Phillies

Phillies 7, Brewers 4: Phillies rally back twice to down Brewers on a long, cold, miserable night

Phillies 7, Brewers 4: Phillies rally back twice to down Brewers on a long, cold, miserable night

BOX SCORE

It was a long, cold, miserable night in South Philadelphia, but all the Phillies will care about is coming away with a win.

Down two runs at two different points, the Phillies rallied to tie the game in the middle innings and go ahead in the seventh of a 7-4 victory Monday over the Brewers.

J.T. Realmuto had the game-winning hit, an RBI double in the seventh inning after Jean Segura reached on a dropped third strike.

Odubel Herrera followed two batters later with a game-sealing two-run double.

The Phillies' bullpen, which entered the night eighth in MLB with a 3.89 ERA, allowed one run over six innings to close out the win. Pat Neshek pitched the ninth for his second save.

The game took 3 hours, 57 minutes.

The Phillies are 24-16 and improved to 15-7 at home with six more games at Citizens Bank Park this week.

Rough night for Nola

Aaron Nola didn't have much on Monday. It was 48 degrees at first pitch after a 52-minute weather delay and both Nola and Brewers starter Freddy Peralta appeared to have difficulty gripping the baseball. Both struggled with control.

Nola allowed back-to-back doubles to Lorenzo Cain and Christian Yelich to start the game. Both missed home runs by mere inches. Yasmani Grandal followed two batters later with an RBI triple.

Nola threw a career-high 38 pitches in the first inning and allowed a career-high three extra-base hits in the opening frame. 

He lasted only three innings and put eight men on base. Through nine starts, Nola is 3-1 with a 4.86 ERA. He was 6-1 with a 1.99 ERA through this many starts a year ago.

Hernandez still red-hot

Cesar Hernandez tied the game in the middle innings with a two-run shot off Jeremy Jeffress. That home run culminated a 100-at-bat stretch in which Hernandez hit .360/.429/.550 with eight doubles and four home runs.

Hernandez has been the Phillies' best hitter the last few weeks. He's up to .306 on the season with a .374 OBP.

Harper's issues continue

Bryce Harper struck out three more times, once with two men on and twice to lead off an inning.

Harper hasn't done much hitting at all lately. Even when the Phillies scored a combined 13 runs Saturday and Sunday, he went just 1 for 9.

Over his last 20 games, Harper is 10 for 68 (.147) with four doubles, two home runs and 28 strikeouts. His on-base percentage over that span is barely over .300.

Harper has struck out multiple times in seven of his last nine games. Through this many games last season, he had five more home runs and nine more walks.

Harper is at least making an impact right now with his defense. He had a diving catch Sunday in Kansas City and had a nice sliding grab with the bases loaded to end the seventh inning of a tie game Monday (see story).

"He's done a really good job of positioning himself. Specifically, I think he has looked to take command of his portion of the outfield," manager Gabe Kapler said hours earlier.

The importance of catcher defense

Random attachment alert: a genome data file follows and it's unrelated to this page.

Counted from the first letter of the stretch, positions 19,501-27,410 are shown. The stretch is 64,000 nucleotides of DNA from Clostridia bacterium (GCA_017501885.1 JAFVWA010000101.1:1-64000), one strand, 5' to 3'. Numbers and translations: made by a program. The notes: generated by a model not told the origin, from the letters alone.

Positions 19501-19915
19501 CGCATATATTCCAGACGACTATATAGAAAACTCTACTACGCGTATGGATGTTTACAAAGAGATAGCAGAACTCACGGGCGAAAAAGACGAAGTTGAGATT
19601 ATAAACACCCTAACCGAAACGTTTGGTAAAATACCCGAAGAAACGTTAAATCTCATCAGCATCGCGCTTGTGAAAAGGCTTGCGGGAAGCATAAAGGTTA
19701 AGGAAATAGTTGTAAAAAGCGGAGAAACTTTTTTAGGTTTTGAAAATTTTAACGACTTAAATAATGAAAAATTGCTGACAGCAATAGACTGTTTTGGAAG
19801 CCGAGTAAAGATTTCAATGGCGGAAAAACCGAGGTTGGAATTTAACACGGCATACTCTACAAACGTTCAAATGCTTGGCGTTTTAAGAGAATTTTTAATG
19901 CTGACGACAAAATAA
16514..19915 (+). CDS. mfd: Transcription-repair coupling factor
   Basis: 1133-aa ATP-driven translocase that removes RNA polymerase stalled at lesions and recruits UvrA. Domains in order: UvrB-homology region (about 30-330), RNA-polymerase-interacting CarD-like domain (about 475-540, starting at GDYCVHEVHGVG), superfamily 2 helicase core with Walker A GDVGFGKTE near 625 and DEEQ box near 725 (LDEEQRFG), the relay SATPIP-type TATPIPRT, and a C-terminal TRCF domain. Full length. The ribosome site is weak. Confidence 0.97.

Grandal is a top-five catcher offensively but boy, does he give away a lot behind the plate. Within the first two innings, Grandal had a passed ball and a wild pitch that should have been caught. Then came the missed block on Segura's seventh-inning strikeout, which turned out to be the Phils' game-winning run.

On Sunday against the Cubs, Grandal failed to drop and block on a ball in the dirt, resulting in a baserunner advancing before he even knew the ball was by him.

Grandal's poor receiving skills certainly played a role in his extended free agency this offseason. He began the offseason with hopes of receiving a contract in the $80 million range. He was forced instead to sign a one-year, $18.25M contract with Milwaukee.

Up next

The four-game series between the Phillies and Brewers continues at 7:05 p.m. Tuesday.

Jerad Eickhoff (2-1, 1.50) opposes Milwaukee right-hander Brandon Woodruff (5-1, 4.25).

Jake Arrieta (4-3, 3.78) faces lefty Gio Gonzalez (1-0, 1.69) in Game 3.

It's Zach Eflin (5-3, 2.47) and Zach Davies (4-0, 1.54) in Thursday afternoon's finale.

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Will we see Scott Kingery start in center field regularly?

Will we see Scott Kingery start in center field regularly?

Sunday was Scott Kingery’s first career start in center field and it came in his first game back. Kingery was sidelined for a month with a hamstring strain that was worse than the ones suffered by Jean Segura and Odubel Herrera. 

Kingery fared well in his return. There were no issues in the field, and at the plate he went 1 for 3 with a walk and a stolen base. The hit was a smooth line drive to left field in his first at-bat. 

With Herrera not providing much at the plate (.234 batting average, .297 OBP), Kingery will continue to see time in center field. It doesn’t make sense right now to sit Cesar Hernandez for him given how hot Hernandez has been for the last month. But Herrera and Maikel Franco are different stories. 

Kingery will not start Monday night in Chicago. The Phillies are monitoring his workload with him fresh off the IL. He will, however, likely start multiple games in the Cubs series. The Phillies face lefties Jose Quintana, Cole Hamels and Jon Lester in consecutive games Tuesday through Thursday. Seems like a logical spot to sit Herrera for Kingery.